Sleep is an important bodily function. It is required for the recovery of muscles and other tissues of the body after physical exertion or injury (rest and repair), regulation of hormones, optimal function of the immune system, metabolism, brain development, memory formation, decision-making processes and learning.
A major group of hormones which can be disrupted by inadequate sleep are the “satiety hormones”, which regulate hunger. When these hormones are disrupted, people tend to eat more and have cravings for foods with higher calories, and potentially, with higher amounts of simple carbohydrates, as found in sweets and junk foods. It also influences mood and stress hormones. Sleep is important to control inflammation and for the health of the heart and blood vessels.
What makes us sleepy?
There are two main driving factors which cause us to sleep: the “homeostatic” and “circadian” drives.
The homeostatic drive to sleep increases the longer you stay awake. This is caused by the build up of the chemical “adenosine”, which binds to receptors in the brain, causing drowsiness. Adenosine is an important component of “Adenosine Triphosphate” (ATP), which is your body’s main usable energy source. As you use up ATP, it breaks down into its component molecules, including adenosine. This signals your body to sleep, to replenish its energy reserves, by using that adenosine to create more ATP for the next day. The longer you sleep, the more complete this process is.
The circadian drive is controlled by your body clock, which will influence you towards sleep at particular times of the day, and towards alertness at other times. During the day, exposure to light causes the brain to release chemicals that cause alertness. In the absence of light, the brain produces melatonin, the major sleep hormone that regulates our body clock.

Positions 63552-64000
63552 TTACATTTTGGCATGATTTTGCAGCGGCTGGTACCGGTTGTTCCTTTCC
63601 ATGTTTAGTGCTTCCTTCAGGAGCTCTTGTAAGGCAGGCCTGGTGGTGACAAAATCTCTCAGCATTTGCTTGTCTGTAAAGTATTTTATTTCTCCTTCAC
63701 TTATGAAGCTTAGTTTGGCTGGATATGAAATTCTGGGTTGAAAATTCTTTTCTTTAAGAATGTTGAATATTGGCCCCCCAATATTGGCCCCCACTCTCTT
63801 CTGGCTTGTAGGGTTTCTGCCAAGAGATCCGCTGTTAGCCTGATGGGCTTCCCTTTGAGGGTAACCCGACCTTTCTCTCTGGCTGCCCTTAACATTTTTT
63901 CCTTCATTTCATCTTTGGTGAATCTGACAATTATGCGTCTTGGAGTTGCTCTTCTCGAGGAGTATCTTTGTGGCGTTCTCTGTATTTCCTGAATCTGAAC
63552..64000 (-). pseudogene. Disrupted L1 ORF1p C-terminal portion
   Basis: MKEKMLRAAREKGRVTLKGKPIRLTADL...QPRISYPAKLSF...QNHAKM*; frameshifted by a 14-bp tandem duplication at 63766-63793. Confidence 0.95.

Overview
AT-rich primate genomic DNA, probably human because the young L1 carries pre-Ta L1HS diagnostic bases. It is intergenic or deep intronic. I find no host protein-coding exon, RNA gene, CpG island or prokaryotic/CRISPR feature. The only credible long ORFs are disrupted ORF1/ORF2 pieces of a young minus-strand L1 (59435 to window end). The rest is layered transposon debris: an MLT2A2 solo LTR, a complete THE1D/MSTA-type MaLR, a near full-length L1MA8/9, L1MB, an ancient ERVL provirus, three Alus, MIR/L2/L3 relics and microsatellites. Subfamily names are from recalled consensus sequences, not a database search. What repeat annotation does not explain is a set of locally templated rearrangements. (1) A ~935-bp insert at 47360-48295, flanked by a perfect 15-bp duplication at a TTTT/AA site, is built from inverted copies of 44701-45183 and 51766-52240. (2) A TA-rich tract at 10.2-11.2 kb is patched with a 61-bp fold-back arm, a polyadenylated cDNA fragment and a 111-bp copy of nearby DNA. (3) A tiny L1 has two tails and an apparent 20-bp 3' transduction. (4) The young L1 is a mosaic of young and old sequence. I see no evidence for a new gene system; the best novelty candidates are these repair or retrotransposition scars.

When these two drives combine, it produces the best conditions for sleep. However, there are things we may do throughout the day which impact these drives to sleep, and may stop them from optimally superimposing upon each other:
Caffeine inhibits the adenosine receptors, which is why a cup of coffee can cause us to feel more awake and alert. However, it is a limited, short-term effect. Eventually, the homeostatic drive to sleep will outweigh the chemical effect of caffeine. Consuming an excess of caffeine, and/or consuming it close to bedtime, is likely to make sleeping more difficult. Additionally, alcohol can reduce the quality of your sleep.
Light exposure (especially blue light) at night can interfere with the body clock, by prolonging the release of “alertness” chemicals and delaying/reducing the release of melatonin. This, effectively, shifts the body clock backwards. With the proliferation of visual entertainment and light-based information systems, such as television, computers and mobile phones, people tend to stay up later and wake up later than they did 50+ years ago.
Napping for too long or too late during the day will, predictably, have a negative impact on sleep, by reducing the homeostatic drive to sleep at night.
These factors can lead to sleep deficiency, which occurs when you don’t get enough sleep, have a poor quality of sleep, or don’t get all the different types of sleep the body needs. This can be caused by poor sleep-related habits, stress or sleep disorders.
Other factors to consider:
Age: As we age, the pineal gland (which produces melatonin) shrinks, meaning that younger people need to sleep more than older people. 8-10 hours is recommended for children and teenagers, with 7-9 hours recommended for most adults. However, some over the age of 65 can function well with 6 hours of sleep.
Curiously, the body clocks of adolescents tend to shift backwards, sometimes to the extent that their peak sleep hours are between 2am and 10am. It is thought that they are more susceptible to light-based disruptions than people of other ages, which affects their circadian drive to sleep. The implications of this may mean that it’s more appropriate for teenagers to perform complex or physically demanding tasks in the afternoon or early evening, rather than early in the morning.
Strategies to maximise duration and quality of sleep:
• Maintain a routine. Go to bed at the same time each night and try to rise at a similar time each morning. Setting a “bed-time” alarm as well as a waking alarm can help with this.
• If you want to get to bed earlier, wind back your bedtime in incremental steps (e.g. go to bed 15 min earlier each week than the previous week).
• Avoid consumption of alcohol or coffee late at night, or to excess.
• Limit use of electronics and lights at night and use a blue light filter on your devices after dark.
• Regular exercise, preferably NOT late at night.
Be mindful that it takes more than just one good night of sleep to have a notable impact on performance. It also requires CONSISTENT and PERSISTENT effort to change your sleep habits. It takes 28 days or longer to form a habit, and an average of 66 days for a habit to become automatic.
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